From Kuch Meetha Hojaye to Raho Umarless…..

Cadbury gems is out to woo a new set of target audience through its new ad campaign which focuses on the adult group [uncles & aunties to be specific 🙂 ].  The move can be viewed as a way to increase the consumption base for Cadbury’s gems product line. Gems as we all know was targeted towards the kids. The repositioning effort by Cadbury aims to create a new interest amongst the adult population which urges them to bring the kid out of them. The new tagline, Raho umarless (translates to be young) is focused towards getting the new Target group (TG) to forego their inhibitions and be selfish when it comes to having the chocolate.

 Cadbury is not doing this for the first time. It’s earlier attempt with Dairy Milk can be considered to be very successful in changing the habits. The series of ad campaigns which portrayed various occasions where dairy milk was the alternative to traditional sweets. This attempt was also backed by the crucial P of marketing the Packaging. The success of those ad campaigns can be attributed to the strong emotional connect that the ad campaign was able to create among the target audience.

The ad has been conceptualized by Ogilvy India, and the two ads portray the child-like sides of adults. While the first ad ends with the message, ‘No umar for lalach’ the second one ends with ‘No umar for favorite color’. Both the ads have a tinge of humor attached to it although the humor seems to be making the kids excited more than the intended TG. To view the video click here Commercial 1, Commercial 2

However, the new messaging attempt doesn’t seem to have come out well. The first ad doesn’t seem to strike a chord in any way. One of the reason which I feel is the lack of the Indian context. The ad seems to be an adaptation and this is where I feel it has not struck the chord with the TG when you compare the earlier ad for Kuch Meetha Hojaye..which has that Indian touch of celebration & moments which are very much local. This is what makes an interesting observation.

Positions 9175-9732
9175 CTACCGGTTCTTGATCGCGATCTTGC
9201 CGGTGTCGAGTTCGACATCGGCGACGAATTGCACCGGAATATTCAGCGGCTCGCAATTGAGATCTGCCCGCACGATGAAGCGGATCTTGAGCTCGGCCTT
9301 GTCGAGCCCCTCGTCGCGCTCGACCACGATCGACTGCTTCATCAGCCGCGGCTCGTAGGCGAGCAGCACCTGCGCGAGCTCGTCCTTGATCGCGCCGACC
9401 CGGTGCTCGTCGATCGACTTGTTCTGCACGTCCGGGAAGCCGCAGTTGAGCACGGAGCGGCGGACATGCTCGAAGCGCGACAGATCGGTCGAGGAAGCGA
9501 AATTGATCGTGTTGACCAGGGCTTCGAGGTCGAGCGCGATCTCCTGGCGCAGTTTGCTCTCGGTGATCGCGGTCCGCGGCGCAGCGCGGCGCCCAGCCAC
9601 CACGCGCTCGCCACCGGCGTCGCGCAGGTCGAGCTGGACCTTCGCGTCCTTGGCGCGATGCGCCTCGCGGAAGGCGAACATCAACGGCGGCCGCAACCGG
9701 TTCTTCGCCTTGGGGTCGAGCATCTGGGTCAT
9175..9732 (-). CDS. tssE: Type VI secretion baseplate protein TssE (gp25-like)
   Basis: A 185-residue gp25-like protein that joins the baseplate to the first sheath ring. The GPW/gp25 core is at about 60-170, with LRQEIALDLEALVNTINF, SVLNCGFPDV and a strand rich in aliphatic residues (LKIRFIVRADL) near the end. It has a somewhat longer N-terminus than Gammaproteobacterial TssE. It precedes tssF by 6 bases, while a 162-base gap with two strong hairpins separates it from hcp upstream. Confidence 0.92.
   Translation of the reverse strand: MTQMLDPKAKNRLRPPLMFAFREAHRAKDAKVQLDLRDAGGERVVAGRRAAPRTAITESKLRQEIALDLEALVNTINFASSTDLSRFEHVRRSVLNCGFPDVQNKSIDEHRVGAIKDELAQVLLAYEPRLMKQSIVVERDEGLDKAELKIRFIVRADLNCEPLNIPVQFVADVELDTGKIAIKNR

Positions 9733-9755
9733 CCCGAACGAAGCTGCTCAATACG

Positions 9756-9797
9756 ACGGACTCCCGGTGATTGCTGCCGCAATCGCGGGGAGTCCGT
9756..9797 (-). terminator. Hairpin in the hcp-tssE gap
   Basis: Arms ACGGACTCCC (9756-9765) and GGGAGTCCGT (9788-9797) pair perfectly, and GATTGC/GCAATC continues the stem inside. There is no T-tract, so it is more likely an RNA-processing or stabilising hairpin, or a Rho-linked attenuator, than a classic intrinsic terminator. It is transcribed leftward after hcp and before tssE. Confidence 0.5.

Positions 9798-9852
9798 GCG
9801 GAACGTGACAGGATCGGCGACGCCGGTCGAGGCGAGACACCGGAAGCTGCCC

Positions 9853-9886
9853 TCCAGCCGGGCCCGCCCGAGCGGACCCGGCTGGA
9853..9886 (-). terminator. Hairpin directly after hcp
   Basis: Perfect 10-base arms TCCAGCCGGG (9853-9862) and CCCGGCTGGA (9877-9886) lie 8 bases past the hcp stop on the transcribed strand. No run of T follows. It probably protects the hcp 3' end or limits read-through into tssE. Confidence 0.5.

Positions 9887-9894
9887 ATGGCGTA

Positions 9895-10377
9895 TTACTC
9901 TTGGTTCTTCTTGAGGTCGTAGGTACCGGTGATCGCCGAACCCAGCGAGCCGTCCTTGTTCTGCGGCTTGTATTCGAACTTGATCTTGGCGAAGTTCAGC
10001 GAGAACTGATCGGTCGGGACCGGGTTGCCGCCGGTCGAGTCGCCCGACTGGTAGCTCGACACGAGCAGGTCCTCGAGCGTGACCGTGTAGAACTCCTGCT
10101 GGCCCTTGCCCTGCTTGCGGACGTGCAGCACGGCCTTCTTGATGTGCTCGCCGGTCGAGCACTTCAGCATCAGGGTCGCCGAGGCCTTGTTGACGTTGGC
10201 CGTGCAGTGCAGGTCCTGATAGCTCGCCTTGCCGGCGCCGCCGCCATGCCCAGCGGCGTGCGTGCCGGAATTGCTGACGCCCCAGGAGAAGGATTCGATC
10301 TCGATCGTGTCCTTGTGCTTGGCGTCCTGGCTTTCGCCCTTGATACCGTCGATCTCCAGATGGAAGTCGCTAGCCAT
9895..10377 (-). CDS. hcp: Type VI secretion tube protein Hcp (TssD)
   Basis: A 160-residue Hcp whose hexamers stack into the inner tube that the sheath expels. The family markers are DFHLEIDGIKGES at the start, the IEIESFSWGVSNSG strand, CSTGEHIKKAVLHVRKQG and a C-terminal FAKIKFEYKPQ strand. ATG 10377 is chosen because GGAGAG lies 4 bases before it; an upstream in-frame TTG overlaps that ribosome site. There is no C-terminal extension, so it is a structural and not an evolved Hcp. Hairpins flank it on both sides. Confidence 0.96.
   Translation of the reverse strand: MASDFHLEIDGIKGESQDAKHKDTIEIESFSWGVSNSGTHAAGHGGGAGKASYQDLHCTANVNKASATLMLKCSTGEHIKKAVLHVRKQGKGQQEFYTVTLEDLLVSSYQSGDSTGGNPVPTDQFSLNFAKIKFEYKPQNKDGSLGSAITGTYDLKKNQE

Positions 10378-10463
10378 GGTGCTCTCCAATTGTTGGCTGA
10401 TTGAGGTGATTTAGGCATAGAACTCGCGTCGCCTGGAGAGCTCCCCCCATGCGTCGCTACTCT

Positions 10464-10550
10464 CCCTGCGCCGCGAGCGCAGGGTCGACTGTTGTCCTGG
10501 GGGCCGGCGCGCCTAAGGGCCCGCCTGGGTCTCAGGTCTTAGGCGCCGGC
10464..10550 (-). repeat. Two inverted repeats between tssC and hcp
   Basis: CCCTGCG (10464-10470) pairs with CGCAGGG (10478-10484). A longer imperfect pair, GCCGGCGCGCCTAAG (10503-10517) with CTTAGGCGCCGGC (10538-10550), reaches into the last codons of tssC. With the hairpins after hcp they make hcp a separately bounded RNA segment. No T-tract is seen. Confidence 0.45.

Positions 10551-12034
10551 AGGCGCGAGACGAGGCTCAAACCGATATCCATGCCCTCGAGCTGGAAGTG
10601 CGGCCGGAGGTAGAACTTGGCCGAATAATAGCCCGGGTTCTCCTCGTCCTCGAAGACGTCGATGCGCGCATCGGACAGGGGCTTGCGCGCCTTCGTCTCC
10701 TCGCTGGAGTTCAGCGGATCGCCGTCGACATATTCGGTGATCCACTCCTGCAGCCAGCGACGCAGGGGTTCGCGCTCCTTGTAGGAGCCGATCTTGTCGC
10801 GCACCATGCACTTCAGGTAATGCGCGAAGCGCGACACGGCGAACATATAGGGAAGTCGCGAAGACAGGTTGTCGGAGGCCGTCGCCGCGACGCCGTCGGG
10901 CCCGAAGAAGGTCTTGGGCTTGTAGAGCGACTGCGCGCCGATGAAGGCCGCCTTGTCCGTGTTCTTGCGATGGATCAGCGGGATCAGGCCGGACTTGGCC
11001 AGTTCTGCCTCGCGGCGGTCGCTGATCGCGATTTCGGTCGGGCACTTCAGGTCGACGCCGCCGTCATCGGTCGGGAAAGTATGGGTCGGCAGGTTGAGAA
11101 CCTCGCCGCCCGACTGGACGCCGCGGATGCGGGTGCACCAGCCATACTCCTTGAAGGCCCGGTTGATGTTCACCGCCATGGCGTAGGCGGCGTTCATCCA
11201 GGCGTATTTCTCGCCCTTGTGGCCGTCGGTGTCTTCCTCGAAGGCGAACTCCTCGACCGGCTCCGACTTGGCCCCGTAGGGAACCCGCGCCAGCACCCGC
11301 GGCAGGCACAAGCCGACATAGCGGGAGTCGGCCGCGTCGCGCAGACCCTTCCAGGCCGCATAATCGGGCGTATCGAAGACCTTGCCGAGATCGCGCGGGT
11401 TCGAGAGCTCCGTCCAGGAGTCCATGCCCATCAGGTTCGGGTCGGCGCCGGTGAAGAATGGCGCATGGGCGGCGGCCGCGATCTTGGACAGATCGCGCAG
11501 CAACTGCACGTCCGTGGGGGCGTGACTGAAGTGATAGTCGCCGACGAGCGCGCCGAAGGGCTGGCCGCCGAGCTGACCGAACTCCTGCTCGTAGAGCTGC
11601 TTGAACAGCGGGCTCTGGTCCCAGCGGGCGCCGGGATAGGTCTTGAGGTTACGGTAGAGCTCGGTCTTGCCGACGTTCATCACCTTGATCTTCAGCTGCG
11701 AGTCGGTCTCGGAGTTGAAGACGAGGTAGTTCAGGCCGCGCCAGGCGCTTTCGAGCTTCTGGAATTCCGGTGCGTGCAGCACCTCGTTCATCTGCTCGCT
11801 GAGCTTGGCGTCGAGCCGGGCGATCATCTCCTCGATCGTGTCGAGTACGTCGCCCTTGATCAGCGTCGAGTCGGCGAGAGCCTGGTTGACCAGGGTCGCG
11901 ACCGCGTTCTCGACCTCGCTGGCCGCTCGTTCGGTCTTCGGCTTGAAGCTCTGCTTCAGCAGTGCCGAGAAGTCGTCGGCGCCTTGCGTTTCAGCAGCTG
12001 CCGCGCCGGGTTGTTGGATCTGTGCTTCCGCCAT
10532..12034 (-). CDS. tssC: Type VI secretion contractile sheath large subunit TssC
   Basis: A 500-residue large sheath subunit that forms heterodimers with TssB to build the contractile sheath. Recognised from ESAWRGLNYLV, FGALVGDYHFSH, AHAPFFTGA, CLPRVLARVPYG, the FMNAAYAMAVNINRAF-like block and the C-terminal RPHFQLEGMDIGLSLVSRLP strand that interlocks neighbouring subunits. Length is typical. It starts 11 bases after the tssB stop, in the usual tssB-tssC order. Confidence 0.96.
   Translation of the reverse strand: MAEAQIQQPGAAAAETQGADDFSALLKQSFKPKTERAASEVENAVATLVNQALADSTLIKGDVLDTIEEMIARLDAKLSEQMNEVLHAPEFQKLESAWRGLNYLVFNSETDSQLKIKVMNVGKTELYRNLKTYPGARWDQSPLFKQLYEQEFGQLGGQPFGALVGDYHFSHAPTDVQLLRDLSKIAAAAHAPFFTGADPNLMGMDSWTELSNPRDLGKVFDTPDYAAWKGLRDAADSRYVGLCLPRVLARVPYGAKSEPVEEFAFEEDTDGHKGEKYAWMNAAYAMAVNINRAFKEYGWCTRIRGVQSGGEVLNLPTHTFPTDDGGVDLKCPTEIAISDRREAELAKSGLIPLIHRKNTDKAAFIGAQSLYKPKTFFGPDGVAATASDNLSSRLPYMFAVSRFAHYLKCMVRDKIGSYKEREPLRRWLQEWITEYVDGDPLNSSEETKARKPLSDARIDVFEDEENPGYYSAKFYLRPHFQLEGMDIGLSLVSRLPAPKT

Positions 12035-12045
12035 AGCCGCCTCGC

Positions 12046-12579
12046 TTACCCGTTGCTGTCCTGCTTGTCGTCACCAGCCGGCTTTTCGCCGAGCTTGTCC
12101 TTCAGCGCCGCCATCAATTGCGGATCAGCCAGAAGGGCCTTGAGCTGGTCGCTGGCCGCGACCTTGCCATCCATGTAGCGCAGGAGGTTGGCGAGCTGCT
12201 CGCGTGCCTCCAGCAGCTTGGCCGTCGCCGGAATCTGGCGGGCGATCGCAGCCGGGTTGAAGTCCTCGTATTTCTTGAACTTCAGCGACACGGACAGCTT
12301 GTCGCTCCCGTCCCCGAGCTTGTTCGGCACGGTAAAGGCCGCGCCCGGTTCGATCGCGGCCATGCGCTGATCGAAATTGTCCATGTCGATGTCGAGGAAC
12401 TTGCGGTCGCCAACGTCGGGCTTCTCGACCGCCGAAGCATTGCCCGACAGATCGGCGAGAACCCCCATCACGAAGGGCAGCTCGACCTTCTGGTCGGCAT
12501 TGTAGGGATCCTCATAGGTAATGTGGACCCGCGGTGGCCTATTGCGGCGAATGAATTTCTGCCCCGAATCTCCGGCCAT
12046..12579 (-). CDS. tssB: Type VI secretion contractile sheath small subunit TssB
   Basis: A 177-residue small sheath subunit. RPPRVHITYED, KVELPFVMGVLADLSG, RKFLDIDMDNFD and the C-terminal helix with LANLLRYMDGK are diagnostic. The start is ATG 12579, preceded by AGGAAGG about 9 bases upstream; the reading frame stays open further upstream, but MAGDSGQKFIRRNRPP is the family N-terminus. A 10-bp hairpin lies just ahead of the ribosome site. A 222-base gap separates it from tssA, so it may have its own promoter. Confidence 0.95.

The ads seem to be crafted in a manner to accommodate both the TGs (adult as well as the kid) Although there are no kids featuring in the ad, the visuals used in the ad are meant to excite the kids nevertheless. Even though Cadbury seems to be repositioning itself to cater the adult group, they (I suppose) didn’t want to alienate its existing TG (the kids). Striking two birds with one bullet could have been the objective. However the bullet doesn’t seem to have killed the adult group through its messaging..the bullet just seems to have feathered the adult group.

The approach adopted by Cadbury seems to be a very cautious one where on one hand sales pressure (do not have numbers to support this at present) forced the confectionary giant to reposition itself but at the same time it did not want to lose its original target base the kids. The ad metrics and sales post the commercial will be a eagerly awaited by Cadbury to judge the effectiveness of the repositioning exercise.


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